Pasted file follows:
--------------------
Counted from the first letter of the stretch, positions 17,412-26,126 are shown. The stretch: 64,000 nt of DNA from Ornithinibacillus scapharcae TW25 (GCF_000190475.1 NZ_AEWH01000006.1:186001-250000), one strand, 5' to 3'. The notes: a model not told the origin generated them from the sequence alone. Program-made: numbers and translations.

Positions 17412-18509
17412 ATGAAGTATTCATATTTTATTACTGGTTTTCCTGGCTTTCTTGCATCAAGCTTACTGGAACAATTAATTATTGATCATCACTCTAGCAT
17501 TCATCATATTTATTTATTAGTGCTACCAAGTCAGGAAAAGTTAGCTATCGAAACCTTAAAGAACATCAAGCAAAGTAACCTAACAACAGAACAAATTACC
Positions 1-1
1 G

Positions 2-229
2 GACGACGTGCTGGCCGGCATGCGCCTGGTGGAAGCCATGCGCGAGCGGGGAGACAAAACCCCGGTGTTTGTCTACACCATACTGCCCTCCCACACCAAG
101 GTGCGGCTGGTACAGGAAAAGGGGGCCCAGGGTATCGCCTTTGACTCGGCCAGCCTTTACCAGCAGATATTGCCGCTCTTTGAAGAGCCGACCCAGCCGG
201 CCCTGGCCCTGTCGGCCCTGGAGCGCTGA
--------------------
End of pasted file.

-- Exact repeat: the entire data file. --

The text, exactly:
Counted from the first letter of the stretch, positions 17,412-26,126 are shown. The stretch: 64,000 nt of DNA from Ornithinibacillus scapharcae TW25 (GCF_000190475.1 NZ_AEWH01000006.1:186001-250000), one strand, 5' to 3'. The notes: a model not told the origin generated them from the sequence alone. Program-made: numbers and translations.

Positions 17412-18509
17412 ATGAAGTATTCATATTTTATTACTGGTTTTCCTGGCTTTCTTGCATCAAGCTTACTGGAACAATTAATTATTGATCATCACTCTAGCAT
17501 TCATCATATTTATTTATTAGTGCTACCAAGTCAGGAAAAGTTAGCTATCGAAACCTTAAAGAACATCAAGCAAAGTAACCTAACAACAGAACAAATTACC
Positions 1-1
1 G

Positions 2-229
2 GACGACGTGCTGGCCGGCATGCGCCTGGTGGAAGCCATGCGCGAGCGGGGAGACAAAACCCCGGTGTTTGTCTACACCATACTGCCCTCCCACACCAAG
101 GTGCGGCTGGTACAGGAAAAGGGGGCCCAGGGTATCGCCTTTGACTCGGCCAGCCTTTACCAGCAGATATTGCCGCTCTTTGAAGAGCCGACCCAGCCGG
201 CCCTGGCCCTGTCGGCCCTGGAGCGCTGA